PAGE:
Who’s in: Kloth just stepped down less than two weeks ago, so the search is on for his replacement. There have only been two basketball coaches at Zion-Benton in the past 39 years –– Kloth for 25 and Phil Judson for 14 years before him.
Who’s out: In what was a move that raised eyebrows and created some controversy, Jim Maley was let go after three seasons. Maley, who has since resurfaced and was recently named the head coach at St. Laurence, went 16-9, 15-12 and 15-13 in his three years.
Why it’s No. 4: For years, those in-the-know when it comes to Chicago Public League basketball have labeled Kenwood a “sleeping giant.” Kenwood is a school that’s strong academically and is in a desirable neighborhood with basketball talent on the South Side it can tap into. The bulk of the team returns, including a pair of sophomores in 6-5 Nick Robinson and transfer Zion Morgan who are considered two of the top players in the Class of 2016 in Illinois.
Who’s in: Kenwood hired a good one in Marlo Finner, the former assistant coach at Simeon who led University High to a regional championship as head coach this past season. Finner is a class act and brings a presence.
Who’s out: Matt Walsh, who replaced highly-successful Bob Williams, went 87-58 in five seasons as head coach. He led the Saxons to three Mid-Suburban League West titles and three regional championships. But Walsh, who was considered one of the better young coaches in the Chicago area who had his teams playing their best when it mattered most, stepped down in late March to spend more time with his family.
Why it’s No. 5: Despite the fact the program is in the midst of a down cycle when it comes to talent –– at least in comparison to where it’s been –– the Schaumburg job is still a quality one with a strong basketball culture. Williams built the program into one of the best in the state in his 18 years, winning nine regional titles and making three trips to Peoria. Schaumburg won the 2001 Class AA state championship. It plays in a winnable Mid-Suburban League conference and –– here is the biggest underrated aspect of the job –– is in one of the higher paying school districts in the entire state.
Who’s in: After leading Huntley to its best basketball run in school history, Marty Manning takes over at Schaumburg. He’s familiar with Mid-Suburban League basketball. Manning is a Hoffman Estates graduate and was the point guard for a Hoffman States team that reached the Class AA Elite Eight in 1996. In eight seasons at Huntley, Manning averaged 20 wins a year with five regional titles and four straight conference championships.
Who’s out: John Chappetto put together an outstanding 12-year run at Richards, which included 10 winning seasons, five 20-plus win seasons and a 30-win state championship team in 2008. Chappetto, who won 219 games, is a respected coach and man. He energized the Richards program in his dozen years as head coach.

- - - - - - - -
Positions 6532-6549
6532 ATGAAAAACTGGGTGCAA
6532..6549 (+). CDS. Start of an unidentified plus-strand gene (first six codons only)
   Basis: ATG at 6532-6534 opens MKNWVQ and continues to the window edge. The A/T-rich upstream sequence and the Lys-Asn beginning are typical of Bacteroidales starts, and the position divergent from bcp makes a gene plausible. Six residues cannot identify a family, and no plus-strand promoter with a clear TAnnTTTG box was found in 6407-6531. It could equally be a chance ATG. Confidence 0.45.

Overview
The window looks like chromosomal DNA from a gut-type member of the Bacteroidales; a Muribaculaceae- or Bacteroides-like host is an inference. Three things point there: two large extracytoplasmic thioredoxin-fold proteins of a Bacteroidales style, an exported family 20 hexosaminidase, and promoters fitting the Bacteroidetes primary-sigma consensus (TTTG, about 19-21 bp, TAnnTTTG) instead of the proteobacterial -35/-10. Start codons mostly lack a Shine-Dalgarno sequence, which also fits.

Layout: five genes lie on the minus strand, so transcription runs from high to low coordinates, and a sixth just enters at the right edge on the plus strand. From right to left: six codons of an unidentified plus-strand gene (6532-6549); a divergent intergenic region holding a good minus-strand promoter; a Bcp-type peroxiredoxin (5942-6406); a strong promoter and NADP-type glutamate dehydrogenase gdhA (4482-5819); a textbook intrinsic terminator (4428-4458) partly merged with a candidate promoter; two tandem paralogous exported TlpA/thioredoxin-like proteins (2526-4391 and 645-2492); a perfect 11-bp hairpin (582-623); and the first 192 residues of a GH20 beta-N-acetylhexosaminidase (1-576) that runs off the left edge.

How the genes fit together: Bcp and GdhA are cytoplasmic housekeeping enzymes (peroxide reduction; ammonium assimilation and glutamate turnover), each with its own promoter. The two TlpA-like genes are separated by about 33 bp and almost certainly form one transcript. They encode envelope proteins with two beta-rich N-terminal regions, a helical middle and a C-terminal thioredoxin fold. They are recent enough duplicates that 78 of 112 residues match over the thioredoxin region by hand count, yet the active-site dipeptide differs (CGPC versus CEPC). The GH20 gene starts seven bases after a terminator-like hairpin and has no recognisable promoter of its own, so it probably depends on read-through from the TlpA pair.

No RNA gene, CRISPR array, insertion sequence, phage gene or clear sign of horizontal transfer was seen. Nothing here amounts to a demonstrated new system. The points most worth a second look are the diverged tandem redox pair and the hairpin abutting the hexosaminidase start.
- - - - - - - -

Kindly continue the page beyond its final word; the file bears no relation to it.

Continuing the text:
Why it’s No. 6: While it’s always been a football school and power, Chappetto did a wonderful job of building the presence of the basketball program. Richards is the dominant team in the South Suburban Red, winning eight consecutive league titles –– and nine straight conference championships overall. Plus, there’s that still somewhat recent state championship in 2006 and the fact one Dwyane Wade starred at the school. All of those pluses, along with the fact there always seems to be a little talent walking the halls of this Oak Lawn school, has made Richards an appealing job.
Who’s in: Jevon Mamon isn’t a big coaching name –– yet. But he’s quickly earned a reputation as one of the top young, up-and-coming coaches in the Chicago area. The very sharp Mamon, who has been an integral part of the Meanstreets Club program on the AAU circuit, compiled a 43-39 record in four years at Perspectives-Calumet.
Who’s out: Marty Manning left Huntley, where he compiled a record of 162-68 in eight seasons, for Schaumburg.
Why it’s underrated: Huntley basketball has been on a roll with five 20-win seasons in the past eight years. Throw in five regional championships and being the dominant team in the Valley Division of the Fox Valley Conference –– Huntley has won four straight league titles –– and a winning culture has been established. Plus, the school enrollment continues to grow, with numbers soon to tip 3,000 students, and a new fieldhouse will soon be completed.
Who’s in: Huntley just recently hired Will Benson, a young 31-year-old head coach who has already had head coaching stints at both Harvard and Marengo. Benson put together a record of 26-58 in three seasons at Harvard. He led Marengo to a 20-win season this past year in his lone season as head coach there.